2020 has been a year of complex experiences, revelations and learnings. As a result, we have understood that the way the world works can change drastically without warning. Most working people today are facing uncertainties coupled with family needs and probable financial tensity, presenting unprecedented challenges. Our functions and ways of life need to change in tandem. 

A recent research by SHRM shows that ‘work-related concerns have left more than 40 percent of employees feeling burned out.’ In fact, many organizations have even taken the decision to skip performance reviews this year. 

Keeping a tab on these ongoing transitions, we sought to understand how the recent shift in the way we work has affected performance management and people development processes. We curiously asked ourselves the question, “What has changed in performance management and people development during the COVID era?” To have a closer look at the changes and how it affects us, we conducted surveys on performance management and people development processes. 

Want to know what we found? We will get there in a moment. But before that, allow us to give you some details about the survey.

Which industries did we cover? 

The survey covered about 20 different industries. However, our results clustered into 5 key industries: 

  • Construction
  • Manufacturing
  • Healthcare
  • Financial
  • Telecommunications

These 5 key industries accounted for 50% of responses to the survey. (View survey)

What was the survey about?  

As we have mentioned before in this article, we wanted to gauge how the pandemic has affected performance management. So we asked the leaders to report the degree of change for different performance management processes by reporting whether or not each of the performance management processes was occurring more or less frequently during COVID-19. They responded on a five point scale (1= significantly less frequent and 5 = significantly more frequent).

We focused the questions on these key areas performance management processes:

  • Pay for Performance Incentives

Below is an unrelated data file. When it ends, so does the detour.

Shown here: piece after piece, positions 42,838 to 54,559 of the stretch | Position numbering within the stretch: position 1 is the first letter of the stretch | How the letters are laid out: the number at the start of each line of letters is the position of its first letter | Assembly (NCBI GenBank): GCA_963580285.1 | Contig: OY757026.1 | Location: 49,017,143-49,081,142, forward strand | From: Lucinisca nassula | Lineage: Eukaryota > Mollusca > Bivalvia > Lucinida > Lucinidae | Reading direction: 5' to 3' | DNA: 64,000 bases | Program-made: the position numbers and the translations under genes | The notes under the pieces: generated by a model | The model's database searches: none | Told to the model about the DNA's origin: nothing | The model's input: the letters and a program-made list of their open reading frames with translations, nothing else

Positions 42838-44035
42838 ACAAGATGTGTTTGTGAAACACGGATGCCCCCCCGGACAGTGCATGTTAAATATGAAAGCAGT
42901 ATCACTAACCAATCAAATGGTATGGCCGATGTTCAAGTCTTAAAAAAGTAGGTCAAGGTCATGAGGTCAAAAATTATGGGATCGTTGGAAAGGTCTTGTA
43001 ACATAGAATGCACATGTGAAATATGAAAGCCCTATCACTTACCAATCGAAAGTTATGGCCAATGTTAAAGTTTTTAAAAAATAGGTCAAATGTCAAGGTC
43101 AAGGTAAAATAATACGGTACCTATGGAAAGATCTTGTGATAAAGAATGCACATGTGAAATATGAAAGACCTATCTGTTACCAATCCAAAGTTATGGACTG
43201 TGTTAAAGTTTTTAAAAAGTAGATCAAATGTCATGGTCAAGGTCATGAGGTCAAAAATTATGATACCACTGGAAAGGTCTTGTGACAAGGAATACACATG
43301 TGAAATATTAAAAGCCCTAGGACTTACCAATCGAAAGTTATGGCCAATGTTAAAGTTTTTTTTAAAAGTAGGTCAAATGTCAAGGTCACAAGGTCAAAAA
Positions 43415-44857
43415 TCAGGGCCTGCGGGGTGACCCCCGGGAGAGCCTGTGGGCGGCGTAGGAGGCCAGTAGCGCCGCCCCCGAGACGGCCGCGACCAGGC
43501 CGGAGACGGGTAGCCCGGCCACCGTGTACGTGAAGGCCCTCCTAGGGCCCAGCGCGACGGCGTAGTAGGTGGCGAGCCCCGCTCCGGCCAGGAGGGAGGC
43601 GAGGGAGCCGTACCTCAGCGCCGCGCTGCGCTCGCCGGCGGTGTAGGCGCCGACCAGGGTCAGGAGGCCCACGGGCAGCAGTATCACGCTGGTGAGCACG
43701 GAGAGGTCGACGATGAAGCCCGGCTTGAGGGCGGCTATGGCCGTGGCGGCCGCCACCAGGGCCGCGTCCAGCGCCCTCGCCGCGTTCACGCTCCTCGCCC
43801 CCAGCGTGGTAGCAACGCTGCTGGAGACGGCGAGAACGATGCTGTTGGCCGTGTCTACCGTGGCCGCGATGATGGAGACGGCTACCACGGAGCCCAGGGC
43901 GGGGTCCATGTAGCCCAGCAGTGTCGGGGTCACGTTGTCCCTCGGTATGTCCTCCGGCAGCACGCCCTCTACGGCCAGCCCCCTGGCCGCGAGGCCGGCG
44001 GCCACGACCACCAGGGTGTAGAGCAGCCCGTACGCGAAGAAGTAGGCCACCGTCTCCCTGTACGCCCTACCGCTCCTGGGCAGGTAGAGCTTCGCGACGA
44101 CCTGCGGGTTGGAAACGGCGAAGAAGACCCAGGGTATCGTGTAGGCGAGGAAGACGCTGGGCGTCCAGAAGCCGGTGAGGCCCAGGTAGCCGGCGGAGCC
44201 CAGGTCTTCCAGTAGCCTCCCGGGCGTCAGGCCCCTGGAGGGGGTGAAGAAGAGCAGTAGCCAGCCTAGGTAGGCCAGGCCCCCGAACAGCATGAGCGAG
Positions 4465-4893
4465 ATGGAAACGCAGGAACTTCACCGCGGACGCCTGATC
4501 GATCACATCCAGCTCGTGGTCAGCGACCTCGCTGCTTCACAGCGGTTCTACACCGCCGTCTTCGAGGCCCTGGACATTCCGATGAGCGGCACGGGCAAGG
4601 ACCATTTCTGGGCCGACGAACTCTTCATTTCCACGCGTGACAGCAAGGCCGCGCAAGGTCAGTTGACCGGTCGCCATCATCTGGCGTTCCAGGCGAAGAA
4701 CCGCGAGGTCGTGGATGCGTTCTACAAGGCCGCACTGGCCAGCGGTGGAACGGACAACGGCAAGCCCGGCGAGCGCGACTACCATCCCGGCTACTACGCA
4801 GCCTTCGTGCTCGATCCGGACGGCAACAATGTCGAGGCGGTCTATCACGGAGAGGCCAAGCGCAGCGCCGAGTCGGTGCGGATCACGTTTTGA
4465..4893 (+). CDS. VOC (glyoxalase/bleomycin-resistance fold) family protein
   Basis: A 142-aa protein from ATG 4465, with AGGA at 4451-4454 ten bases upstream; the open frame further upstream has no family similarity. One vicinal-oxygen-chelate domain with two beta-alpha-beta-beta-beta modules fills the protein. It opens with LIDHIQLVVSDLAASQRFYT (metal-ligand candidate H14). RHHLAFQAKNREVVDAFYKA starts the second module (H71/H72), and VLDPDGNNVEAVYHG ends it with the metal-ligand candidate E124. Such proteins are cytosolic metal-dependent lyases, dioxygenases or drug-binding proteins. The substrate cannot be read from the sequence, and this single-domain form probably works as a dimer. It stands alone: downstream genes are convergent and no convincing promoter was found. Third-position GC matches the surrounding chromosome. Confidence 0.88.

• Usage of Performance Ratings
  • Focus on OKR/Goal Management Processes
  • Frequency of Reviews/Assessments
  • Ongoing Check-Ins with Managers/Others

Wait! The survey does not end there. We wanted to be slightly more thorough. So after they reported on the degree of change they experienced during COVID, we asked the leaders two additional questions.

  1. Do you anticipate the changes to continue post COVID? (Yes or No)
  2. How satisfied they were about the changes to the performance management processes due to COVID? (1 = Very Dissatisfied and 5 = Very Satisfied).

Here is what we found! 

Performance Management and Talent development

So now that we have a better understanding about the changes in performance management and their impact, we come to the next important step.

Read: Performance Management and Employee Development in the Covid Era

Key takeaways for you:

  1. Performance Management process changes from once-a-year reviews to a continuous approach has been an ongoing shift. But it is clear that the impact of COVID to a virtual workforce has been an accelerant in that shift. 
  2. Organizations are moving to a more continuous check-in based approach and also towards a Goal/OKR oriented approach to managing performance.
  3. Moreover, what we learnt from this survey is that these changes were welcomed by the leaders by and large. 

Then the key question becomes, do these changes stick or is this only a temporal effect?

  • It seems (at least from the current responses) that these changes may be permanent in the post COVID workplace. Permanence may be driven due to the fact that these shifts to a more progressive approach were well received and hence, there will be little reason to go back to the ‘Old Way’ of doing things.

Among the other questions, we pondered regarding use of ratings in performance reviews and changes in pay-for-performance models. It appears there was some shift in doing more Ratings-based Reviews and increased Pay for Performance, but the data did not suggest that it was significant enough to make a claim that that shift was more than temporary, possibly due to cost containment efforts. We will need to run another study in a few months to test our hypothesis. So keep a look out for the follow ups on this piece!

Want to view the detailed report? Click here.


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